In order to interpret the biplot it is necessary to know which points – usually variables – are the ones that are important contributors to the solution, and this information is available separately as part of the biplot’s numerical results. We propose a new scaling of the display, called the contribution biplot, which incorporates this diagnostic directly into the graphical display, showing visually the important contributors and thus facilitating the biplot interpretation and often simplifying the graphical representation considerably. The contribution biplot can be applied to a wide variety of analyses such as correspondence analysis, principal component analysis, log-ratio analysis and the graphical results of a discriminant analysis/MANOVA, in fact to any method based on the singular-value decomposition. In the contribution biplot one set of points, usually the rows of the data matrix, optimally represent the spatial positions of the cases or sample units, according to some distance measure that usually incorporates some form of standardization unless all data are comparable in scale. The other set of points, usually the columns, is represented by vectors that are related to their contributions to the low-dimensional solution. A fringe benefit is that usually only one common scale for row and column points is needed on the principal axes, thus avoiding the problem of enlarging or contracting the scale of one set of points to make the biplot legible. Furthermore, this version of the biplot also solves the problem in correspondence analysis of low-frequency categories that are located on the periphery of the map, giving the false impression that they are important, when they are in fact contributing minimally to the solution.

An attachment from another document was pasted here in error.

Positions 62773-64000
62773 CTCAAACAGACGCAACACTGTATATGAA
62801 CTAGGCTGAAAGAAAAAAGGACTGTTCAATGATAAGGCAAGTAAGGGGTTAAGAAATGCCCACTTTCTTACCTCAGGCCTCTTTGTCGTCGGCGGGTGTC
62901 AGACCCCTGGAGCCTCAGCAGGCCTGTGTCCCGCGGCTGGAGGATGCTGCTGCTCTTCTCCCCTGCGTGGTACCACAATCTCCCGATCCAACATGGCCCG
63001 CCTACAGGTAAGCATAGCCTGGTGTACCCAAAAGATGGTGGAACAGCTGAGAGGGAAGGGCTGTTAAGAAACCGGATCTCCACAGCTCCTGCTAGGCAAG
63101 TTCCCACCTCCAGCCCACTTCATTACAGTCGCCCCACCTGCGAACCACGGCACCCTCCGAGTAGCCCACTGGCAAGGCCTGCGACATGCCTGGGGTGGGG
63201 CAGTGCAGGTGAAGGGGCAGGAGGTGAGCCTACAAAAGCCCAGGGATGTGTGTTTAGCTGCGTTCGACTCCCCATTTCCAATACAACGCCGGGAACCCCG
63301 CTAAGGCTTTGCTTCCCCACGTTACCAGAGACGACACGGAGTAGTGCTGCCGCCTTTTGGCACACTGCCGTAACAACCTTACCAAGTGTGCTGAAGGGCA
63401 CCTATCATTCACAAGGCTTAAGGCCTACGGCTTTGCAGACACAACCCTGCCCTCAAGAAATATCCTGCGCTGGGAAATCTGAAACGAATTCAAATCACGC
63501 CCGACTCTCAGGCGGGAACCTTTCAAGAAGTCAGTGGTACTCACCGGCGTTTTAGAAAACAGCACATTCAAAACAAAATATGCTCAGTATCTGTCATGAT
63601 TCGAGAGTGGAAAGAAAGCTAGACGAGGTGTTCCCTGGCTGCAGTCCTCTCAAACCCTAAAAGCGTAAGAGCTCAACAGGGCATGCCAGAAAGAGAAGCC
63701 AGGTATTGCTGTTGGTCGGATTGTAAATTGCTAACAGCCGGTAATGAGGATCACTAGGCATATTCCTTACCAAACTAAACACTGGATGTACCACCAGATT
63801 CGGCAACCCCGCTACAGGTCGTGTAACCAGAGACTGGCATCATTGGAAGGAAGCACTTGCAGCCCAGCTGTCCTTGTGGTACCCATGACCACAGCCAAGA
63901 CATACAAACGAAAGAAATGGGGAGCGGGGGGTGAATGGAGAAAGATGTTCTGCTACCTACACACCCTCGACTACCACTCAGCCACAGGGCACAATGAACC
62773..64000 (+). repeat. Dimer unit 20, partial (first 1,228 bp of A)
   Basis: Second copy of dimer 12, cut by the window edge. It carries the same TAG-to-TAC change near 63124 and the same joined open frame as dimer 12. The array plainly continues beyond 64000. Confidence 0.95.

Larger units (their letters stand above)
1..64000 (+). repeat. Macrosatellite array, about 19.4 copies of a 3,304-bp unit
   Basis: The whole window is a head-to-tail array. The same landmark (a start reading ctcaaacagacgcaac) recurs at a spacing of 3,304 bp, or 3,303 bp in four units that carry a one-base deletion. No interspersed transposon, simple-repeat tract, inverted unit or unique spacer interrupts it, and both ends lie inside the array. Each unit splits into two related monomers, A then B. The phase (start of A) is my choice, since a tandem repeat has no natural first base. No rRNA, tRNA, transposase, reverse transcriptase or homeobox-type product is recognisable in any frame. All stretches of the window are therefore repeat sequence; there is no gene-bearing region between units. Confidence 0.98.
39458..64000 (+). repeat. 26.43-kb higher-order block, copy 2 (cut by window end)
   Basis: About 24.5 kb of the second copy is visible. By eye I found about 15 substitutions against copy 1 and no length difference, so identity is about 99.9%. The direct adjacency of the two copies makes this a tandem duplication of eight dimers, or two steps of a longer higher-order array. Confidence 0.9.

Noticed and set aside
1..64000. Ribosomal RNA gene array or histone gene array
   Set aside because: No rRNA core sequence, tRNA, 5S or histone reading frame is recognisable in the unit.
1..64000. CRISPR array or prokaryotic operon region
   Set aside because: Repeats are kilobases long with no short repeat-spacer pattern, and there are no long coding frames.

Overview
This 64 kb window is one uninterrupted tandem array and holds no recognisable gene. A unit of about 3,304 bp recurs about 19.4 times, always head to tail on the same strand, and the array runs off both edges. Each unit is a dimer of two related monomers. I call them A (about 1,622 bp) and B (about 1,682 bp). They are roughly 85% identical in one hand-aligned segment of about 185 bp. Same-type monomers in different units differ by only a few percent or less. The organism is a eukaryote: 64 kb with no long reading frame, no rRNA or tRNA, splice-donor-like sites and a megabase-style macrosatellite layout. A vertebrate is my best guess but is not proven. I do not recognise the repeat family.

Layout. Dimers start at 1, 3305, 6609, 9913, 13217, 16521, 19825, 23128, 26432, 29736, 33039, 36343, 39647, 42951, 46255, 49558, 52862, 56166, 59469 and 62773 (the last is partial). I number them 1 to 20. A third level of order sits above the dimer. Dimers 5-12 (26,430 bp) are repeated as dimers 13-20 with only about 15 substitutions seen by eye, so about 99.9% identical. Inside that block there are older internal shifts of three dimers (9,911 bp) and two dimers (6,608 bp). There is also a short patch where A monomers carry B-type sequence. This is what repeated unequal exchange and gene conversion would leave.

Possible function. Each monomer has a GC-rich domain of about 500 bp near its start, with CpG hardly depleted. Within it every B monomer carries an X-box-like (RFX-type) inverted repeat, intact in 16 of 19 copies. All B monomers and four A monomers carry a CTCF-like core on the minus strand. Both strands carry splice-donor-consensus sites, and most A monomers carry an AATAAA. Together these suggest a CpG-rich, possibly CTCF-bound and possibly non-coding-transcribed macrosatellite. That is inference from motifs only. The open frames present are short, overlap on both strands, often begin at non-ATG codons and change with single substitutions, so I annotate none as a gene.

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- Carl Eckart & Gale Young, 1936. "The approximation of one matrix by another of lower rank," Psychometrika, Springer;The Psychometric Society, vol. 1(3), pages 211-218, September.
- John Aitchison & Michael Greenacre, 2002. "Biplots of compositional data," Journal of the Royal Statistical Society Series C, Royal Statistical Society, vol. 51(4), pages 375-392.